Today’s the big day, so I hope you get your taxes postmarked by midnight (I prefer to submit mine online), and unlike myself, I hope you get a refund! But just think, once it’s done, you don’t have to do them for another year.
Here’s a cold reality that none of the presidential candidates want to tell you: A shrinking number of Americans are bearing an ever bigger share of the nation’s income tax burden. Is that fair? is it sticking the rich with what they deserve? Or is it a sign of a growing social problem? As you file your tax return, and as the candidates cite assorted half-truths about U.S. taxes, those questions are worth our attention – as long as we face the surprising facts.
The first surprise for most people is the large proportion of Americans who actually get money back – not a refund, but a net payment-through the income tax system is huge. In 2005 (the most recent year available for the data), the bottom 40% of Americans by income had, in the aggregate, an effective tax rate that is negative: Their households receive more money through the income tax system, largely from the earned income tax credit, than they paid.
That means that the number of people who actually pay America’s income taxes-totally almost $1 trillion in 2005-is surprisingly small. Of those who filed returns(themselves a subset of the population), just half accounted for 97% of the Treasury’s total income tax revenue. The top half’s share of total payments has been growing steadily for the past 20 years. The top 10% of taxpayers kicked in 70% of the total income tax. And the famous top %1 paid almost 40% of all income tax, a proportion that has jumped dramatically since 1986.
Wait a minute. Senators Hillary Clinton and Barack Obama rail against President Bush’s “tax cuts for the rich.” How does that square with the growing share of total tax paid by the wealthy? Are the richest Americans paying so much because they’re actually getting clobbered with a higher tax rates? No. Their effective tax rate – the total tax they pay as a percentage of their income – has declined substantially. The top 1% paid an effective tax rate of 23% in 2005, down from 27.5% in 2001.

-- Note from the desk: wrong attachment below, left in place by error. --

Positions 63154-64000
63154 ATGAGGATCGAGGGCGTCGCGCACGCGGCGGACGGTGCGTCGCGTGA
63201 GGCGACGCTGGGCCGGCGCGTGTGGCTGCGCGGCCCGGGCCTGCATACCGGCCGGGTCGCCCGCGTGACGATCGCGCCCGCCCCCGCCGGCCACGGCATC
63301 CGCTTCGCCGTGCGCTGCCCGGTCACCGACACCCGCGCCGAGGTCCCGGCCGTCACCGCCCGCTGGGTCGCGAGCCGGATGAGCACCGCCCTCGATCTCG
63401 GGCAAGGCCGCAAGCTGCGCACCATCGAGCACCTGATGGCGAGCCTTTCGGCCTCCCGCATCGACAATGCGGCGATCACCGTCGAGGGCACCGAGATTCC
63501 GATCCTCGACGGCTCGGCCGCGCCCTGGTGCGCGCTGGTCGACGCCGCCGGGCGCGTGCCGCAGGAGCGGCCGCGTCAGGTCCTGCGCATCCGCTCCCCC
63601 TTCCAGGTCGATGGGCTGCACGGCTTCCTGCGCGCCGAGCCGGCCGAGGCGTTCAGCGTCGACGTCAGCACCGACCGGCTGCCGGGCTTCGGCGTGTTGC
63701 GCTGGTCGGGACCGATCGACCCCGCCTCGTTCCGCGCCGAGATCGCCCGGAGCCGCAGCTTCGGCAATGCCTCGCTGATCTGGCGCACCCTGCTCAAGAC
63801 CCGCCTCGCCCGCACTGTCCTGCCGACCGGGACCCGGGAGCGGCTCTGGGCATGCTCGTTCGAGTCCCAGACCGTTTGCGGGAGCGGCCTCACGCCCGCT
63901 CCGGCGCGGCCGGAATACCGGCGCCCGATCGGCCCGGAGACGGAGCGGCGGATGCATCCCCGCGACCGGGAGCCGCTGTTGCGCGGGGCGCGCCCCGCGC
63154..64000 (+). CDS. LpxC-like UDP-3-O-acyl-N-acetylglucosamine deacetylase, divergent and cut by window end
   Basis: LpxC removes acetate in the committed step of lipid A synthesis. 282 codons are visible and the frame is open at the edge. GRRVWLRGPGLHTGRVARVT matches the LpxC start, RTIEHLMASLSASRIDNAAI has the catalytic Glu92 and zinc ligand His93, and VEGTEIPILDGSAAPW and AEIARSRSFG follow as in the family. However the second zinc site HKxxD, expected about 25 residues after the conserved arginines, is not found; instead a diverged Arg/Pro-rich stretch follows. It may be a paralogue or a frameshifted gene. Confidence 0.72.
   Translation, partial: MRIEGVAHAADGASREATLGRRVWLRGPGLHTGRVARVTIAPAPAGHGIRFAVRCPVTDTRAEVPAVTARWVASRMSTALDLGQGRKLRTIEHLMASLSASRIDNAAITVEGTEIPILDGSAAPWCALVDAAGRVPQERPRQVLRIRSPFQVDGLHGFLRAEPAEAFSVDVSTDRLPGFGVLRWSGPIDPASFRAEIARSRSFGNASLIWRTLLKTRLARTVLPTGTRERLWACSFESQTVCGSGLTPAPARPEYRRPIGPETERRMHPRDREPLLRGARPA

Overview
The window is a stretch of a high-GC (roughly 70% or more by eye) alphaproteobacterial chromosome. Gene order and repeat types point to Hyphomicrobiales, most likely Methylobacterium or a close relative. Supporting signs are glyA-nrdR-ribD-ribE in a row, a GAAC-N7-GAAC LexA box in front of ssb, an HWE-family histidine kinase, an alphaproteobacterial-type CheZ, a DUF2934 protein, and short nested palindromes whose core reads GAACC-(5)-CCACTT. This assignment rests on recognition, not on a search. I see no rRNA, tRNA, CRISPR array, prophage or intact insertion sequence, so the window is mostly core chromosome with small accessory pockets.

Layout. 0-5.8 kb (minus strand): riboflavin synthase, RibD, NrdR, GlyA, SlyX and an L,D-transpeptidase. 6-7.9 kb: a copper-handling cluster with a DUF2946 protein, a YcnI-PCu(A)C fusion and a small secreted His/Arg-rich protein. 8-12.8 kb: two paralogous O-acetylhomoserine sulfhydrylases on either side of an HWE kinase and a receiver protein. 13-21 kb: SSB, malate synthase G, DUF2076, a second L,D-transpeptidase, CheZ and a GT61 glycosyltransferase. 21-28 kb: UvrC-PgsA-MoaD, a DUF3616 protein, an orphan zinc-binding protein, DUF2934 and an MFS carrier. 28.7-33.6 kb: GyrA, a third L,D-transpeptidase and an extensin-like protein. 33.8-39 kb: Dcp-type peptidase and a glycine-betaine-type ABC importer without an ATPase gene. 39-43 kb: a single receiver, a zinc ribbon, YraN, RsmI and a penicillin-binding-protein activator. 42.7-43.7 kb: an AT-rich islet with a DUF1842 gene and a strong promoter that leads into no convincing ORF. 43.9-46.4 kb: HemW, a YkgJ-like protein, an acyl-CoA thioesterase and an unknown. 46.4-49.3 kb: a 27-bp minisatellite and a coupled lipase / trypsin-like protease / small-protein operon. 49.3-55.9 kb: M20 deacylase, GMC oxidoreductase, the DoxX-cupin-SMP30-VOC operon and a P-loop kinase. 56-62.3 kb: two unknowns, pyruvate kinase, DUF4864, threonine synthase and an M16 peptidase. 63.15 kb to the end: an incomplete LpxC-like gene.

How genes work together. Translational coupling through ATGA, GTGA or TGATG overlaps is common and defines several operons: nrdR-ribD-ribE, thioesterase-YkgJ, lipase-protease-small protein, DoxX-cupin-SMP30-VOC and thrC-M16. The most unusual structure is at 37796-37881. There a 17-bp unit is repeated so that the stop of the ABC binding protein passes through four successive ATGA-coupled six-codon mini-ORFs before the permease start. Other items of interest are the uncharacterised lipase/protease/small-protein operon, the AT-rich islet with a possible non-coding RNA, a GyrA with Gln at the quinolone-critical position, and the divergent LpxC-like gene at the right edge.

So if the rich are paying more income tax, yet are being taxed at a lower rate, there can be only one explanation. Their incomes must be growing fast, much faster than the rest of the population’s. That is what is happening. Backing in 1985, an income of $119.000 got you into the top %1 club. By 2005 it took $365,000 to get you into the club. Those numbers are not adjusted for inflation; if corrected it turns out the price of admission still rose by 72%. By contrast the inflation adjusted definition of a median taxpayer-that is someone in the 50th percentile did not budge.
Now lets consider some of the recent heated tax controversies of recent years. Did Bush cut taxes for the rich? Yes. But he cut taxes for the poor even more. If we look at the measure that really matters, the change in effective tax rates, the bottom 50% got a much bigger tax cut than the top 1%. Did the dollar value of Bush’s tax cuts go mostly to the wealthy? Absolutely. It could hardly be otherwise. Since the well-off pay the overwhelming majority of taxes, any tax cut with a prayer of influencing the economy would have to go mostly to them. You could completely eliminate income taxes for the bottom half of the population and the Treasury would hardly notice.
The real issues here are clear. One is having a shrinking minority of citizens pay most of Washington’s bills. Social cohesion falls apart. The majority who pay nothing resent those with higher incomes; the minority who pay heavily resent those who don’t pay.
More fundamental is why some people’s incomes are growing so much faster than other people’s incomes. That, and not taxes is what the supposed tax debate is really about. Which candidate will make a substantive proposal for dealing with the issue, including how low-income citizens can get some of the earning power now going heavily to better educated. It’s a lot more complicated than changing the income tax rates.